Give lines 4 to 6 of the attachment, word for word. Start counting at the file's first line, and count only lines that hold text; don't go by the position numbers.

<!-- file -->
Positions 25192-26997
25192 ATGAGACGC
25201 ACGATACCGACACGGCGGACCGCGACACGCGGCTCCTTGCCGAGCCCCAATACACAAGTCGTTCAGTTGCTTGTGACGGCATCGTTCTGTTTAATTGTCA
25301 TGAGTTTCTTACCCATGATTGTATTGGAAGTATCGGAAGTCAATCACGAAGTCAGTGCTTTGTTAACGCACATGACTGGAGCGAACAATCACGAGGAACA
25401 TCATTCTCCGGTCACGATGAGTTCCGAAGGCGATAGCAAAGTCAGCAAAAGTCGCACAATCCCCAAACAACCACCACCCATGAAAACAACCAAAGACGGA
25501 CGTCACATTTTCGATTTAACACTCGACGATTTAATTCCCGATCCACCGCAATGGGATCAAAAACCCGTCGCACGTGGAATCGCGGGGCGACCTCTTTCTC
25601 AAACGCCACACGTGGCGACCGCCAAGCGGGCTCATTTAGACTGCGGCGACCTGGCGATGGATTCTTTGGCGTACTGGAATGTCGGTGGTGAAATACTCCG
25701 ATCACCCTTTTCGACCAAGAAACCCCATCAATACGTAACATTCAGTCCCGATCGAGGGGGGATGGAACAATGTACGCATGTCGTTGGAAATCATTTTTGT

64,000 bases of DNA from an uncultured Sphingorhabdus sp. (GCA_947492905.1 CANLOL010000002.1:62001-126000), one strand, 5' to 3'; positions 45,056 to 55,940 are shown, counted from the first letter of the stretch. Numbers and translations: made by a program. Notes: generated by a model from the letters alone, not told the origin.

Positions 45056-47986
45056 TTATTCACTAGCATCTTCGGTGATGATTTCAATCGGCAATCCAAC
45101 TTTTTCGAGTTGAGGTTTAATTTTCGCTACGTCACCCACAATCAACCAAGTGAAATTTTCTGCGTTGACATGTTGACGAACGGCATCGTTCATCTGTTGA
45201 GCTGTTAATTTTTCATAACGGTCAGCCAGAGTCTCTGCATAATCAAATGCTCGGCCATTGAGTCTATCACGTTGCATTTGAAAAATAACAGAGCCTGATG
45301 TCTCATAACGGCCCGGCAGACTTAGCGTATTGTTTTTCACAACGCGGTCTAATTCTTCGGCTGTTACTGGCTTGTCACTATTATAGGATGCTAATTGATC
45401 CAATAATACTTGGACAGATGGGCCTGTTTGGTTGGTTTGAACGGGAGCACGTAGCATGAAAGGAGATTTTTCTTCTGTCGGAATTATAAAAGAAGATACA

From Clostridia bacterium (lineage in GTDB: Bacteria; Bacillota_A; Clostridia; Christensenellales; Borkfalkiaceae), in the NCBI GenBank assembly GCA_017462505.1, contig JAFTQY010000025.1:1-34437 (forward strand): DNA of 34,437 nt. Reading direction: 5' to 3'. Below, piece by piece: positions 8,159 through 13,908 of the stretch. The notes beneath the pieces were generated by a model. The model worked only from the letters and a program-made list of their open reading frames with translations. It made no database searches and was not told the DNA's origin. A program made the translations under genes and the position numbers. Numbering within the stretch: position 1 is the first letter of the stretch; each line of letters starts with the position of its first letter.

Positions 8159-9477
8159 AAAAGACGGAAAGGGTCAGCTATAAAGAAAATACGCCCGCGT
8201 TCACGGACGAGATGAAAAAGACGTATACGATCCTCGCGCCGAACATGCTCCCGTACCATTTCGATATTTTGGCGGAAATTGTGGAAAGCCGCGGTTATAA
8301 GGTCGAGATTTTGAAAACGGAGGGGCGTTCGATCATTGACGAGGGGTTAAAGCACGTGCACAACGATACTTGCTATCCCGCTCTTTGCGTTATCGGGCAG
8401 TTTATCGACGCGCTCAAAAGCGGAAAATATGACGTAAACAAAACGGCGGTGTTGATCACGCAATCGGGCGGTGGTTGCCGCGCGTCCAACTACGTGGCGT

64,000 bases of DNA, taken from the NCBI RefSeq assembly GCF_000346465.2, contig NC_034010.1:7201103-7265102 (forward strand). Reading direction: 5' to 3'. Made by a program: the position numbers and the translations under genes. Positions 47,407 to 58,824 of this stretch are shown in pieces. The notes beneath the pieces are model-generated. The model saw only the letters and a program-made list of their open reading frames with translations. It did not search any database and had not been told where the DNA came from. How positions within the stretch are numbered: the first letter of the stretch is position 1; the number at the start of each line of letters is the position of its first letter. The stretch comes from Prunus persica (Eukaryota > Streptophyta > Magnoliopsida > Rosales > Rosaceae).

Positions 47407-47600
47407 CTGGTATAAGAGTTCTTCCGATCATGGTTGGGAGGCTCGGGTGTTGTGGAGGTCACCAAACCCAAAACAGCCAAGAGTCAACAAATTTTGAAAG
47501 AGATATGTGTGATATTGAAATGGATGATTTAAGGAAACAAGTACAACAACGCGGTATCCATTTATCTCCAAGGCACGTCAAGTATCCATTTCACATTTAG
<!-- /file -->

25301 TGAGTTTCTTACCCATGATTGTATTGGAAGTATCGGAAGTCAATCACGAAGTCAGTGCTTTGTTAACGCACATGACTGGAGCGAACAATCACGAGGAACA
25401 TCATTCTCCGGTCACGATGAGTTCCGAAGGCGATAGCAAAGTCAGCAAAAGTCGCACAATCCCCAAACAACCACCACCCATGAAAACAACCAAAGACGGA
25501 CGTCACATTTTCGATTTAACACTCGACGATTTAATTCCCGATCCACCGCAATGGGATCAAAAACCCGTCGCACGTGGAATCGCGGGGCGACCTCTTTCTC